If you are experiencing Hip Flexor pain, but you’re not sure what type of injury you have suffered, or how bad it is, this article should help you figure out your next steps. If this is your first time dealing with pain in this region, I encourage you to take a few minutes to first learn about Hip Flexor anatomy, as it’s more complicated than you might think.
As discussed before, in a previous article, if you have a Hip Flexor injury, there are three causes of Hip Flexor pain, all of them different kinds of injuries. Depending on what specific part of the the type of pain that you feel will be indicative of the cause of the pain.
Pulled Hip Flexor (Muscle Strain)
A muscle strain is often indicated by pain that occurs while lifting the leg. If you have a pulled muscle you may know it already based on the activity you were doing when it first started hurting; usually it will be hurt during some sort of explosive movement or when you move your muscles to the limit of their comfortable range of motion. If you distinctly remember an over-stretching sensation like this, you probably have a Hip Flexor strain.
In order to test if you have pulled your Hip Flexor, try standing on the opposite foot, then lifting your leg as high as possible(knee to chest), if you feel any pain at any stage stop immediately.
Once you have established that there is pain in the Hip Flexors while performing the knee to chest movement, it is almost certain that you have a pulled Hip Flexor. Please scroll down to the severity section to learn what this means.
Severity of Injury
If you have a pull the first thing you need to do is determine the severity of the injury. There are three degrees of strains, refer to the below sections to learn what each means. Afterwards, if you feel confident of this diagnosis for your pain scroll down to the treatment section to find out where you should go from here.
If you can move your leg to your chest without much discomfort, you most likely have a first degree strain; this is the best kind you could have. A first degree strain means you have a minor or partial tear to one or more of the muscles in the area and probably don’t have a lot of pain.
If you had a lot of trouble moving your leg to your chest and had to stop part way through, you probably have a second degree pull. A second degree pull is a much more severe partial tear to one of the muscles, it can cause significant amount of pain and needs to be taken care of extremely cautiously in order not to fully tear the injured area.
If you can barely move your leg at all why are you reading this article!!! Go see your doctor right away and try not to move your leg if you can avoid it. A Third degree strain is a full tear of your muscle causing severe pain and requires a much longer time to heal, please get your doctor’s opinion on this before you do anything else.
If you have a nagging ache throughout the day, and it hurts when you move your leg or stretch your Hip Flexors, you may have Hip Flexor Tendonitis.
Hip Flexor tendonitis occurs usually with athletes as an overuse injury. Whenever a repetitive movement is performed, such as running or cycling, there is a lot of force being placed on the Hip Flexors. Often this will lead to inflammation of the tendon attaching the muscles to the bone and will cause pain every time it touches other internal structures.
A bruised Hip Flexor is an umbrella term describing an injury to one or more of the several muscles that the Hip Flexors contain. If your pain started after a blunt trauma to this area, it is most likely the result of bruising.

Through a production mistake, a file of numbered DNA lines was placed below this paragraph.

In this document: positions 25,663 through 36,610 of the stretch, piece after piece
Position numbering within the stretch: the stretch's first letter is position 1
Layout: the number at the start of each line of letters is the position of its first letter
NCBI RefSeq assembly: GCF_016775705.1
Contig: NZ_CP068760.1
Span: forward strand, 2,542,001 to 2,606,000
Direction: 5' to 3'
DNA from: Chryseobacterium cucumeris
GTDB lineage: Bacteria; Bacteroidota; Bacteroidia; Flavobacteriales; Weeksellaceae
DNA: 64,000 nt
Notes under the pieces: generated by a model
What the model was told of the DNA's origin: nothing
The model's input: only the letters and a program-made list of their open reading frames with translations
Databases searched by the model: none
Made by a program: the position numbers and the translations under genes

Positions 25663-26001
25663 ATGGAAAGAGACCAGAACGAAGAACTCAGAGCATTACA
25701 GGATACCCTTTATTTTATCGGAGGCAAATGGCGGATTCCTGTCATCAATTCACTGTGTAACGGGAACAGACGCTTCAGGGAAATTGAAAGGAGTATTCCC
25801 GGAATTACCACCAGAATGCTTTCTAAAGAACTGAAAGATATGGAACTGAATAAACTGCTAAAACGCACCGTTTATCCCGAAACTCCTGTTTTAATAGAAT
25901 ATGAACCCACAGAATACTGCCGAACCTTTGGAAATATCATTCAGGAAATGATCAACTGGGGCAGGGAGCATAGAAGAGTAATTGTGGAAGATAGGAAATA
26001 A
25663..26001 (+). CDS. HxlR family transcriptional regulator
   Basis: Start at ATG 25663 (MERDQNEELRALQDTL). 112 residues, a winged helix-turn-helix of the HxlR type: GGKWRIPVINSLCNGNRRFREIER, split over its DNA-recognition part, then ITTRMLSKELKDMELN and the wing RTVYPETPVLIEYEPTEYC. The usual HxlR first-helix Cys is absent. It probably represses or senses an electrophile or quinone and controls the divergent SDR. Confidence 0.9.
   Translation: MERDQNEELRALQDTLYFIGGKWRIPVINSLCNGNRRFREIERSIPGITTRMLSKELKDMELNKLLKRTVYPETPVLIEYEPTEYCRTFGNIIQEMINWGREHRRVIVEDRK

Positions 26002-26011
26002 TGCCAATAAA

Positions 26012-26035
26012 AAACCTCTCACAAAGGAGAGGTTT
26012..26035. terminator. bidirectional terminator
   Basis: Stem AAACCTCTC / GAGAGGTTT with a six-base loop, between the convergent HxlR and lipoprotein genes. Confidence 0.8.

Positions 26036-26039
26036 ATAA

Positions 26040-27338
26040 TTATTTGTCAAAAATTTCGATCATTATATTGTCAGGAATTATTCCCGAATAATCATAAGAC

It can be hard to tell the difference between a bruised and pulled Hip Flexor, because you will often experience pain when lifting the leg either way. The difference is that in a stationary position, a bruised muscle will be very sensitive if you touch it and typically only hurts one specific area.
To diagnose this, stand up and slowly apply pressure to the different parts of the Hip Flexor discussed earlier; if the pain felt while applying pressure is similar in intensity to the pain felt while lifting your leg, you probably only have a contusion, which might sound bad but in most cases is great news! Bruised Hip Flexors only require a few days of rest and you’ll be ready to go, although maybe a bit sore.
Treatment & Next Steps
So far we have identified three different types of injuries that could be causing your discomfort. Hopefully you have an idea of what specifically is the problem for you. The next step is to determine a treatment plan in order to relieve and heal any trauma.
The treatment suggested are best practices for minor injuries. If you have a significant amount of pain you should always go see a healthcare professional in person to be examined.
Strain Treatment: I have written a full series on hip flexor strain treatment that I suggest you read. There are multiple stages to the healing process, starting with the RICE procedure, followed by rest, rehab, and then strengthening to prevent future recurrences.
Treating Tendonitis: Refer to the treatment section of the article on tendonitis that I wrote for detailed plans. Essentially what you need to do is rest and ice the inflamed tendon until the inflammation disappears and then build up your strength and slowly re-integrate whatever activity caused the injury in the first place.
Treating Contusions: For the most part, minor bruising will heal by itself within a week. However, to speed up healing, apply a moderate amount of heat to the area 2-3 times a day with a heat pack or warm towel, this will stimulate blood flow and kick start your healing system.
Hip Flexor Pain Summary
Hopefully you have identified the cause of your Hip Flexor pain you are experiencing, if you are not confident in your ability to assess the degree of injury following the above instruction, please see a qualified doctor who can give you a professional opinion, it can never hurt, but may help a lot.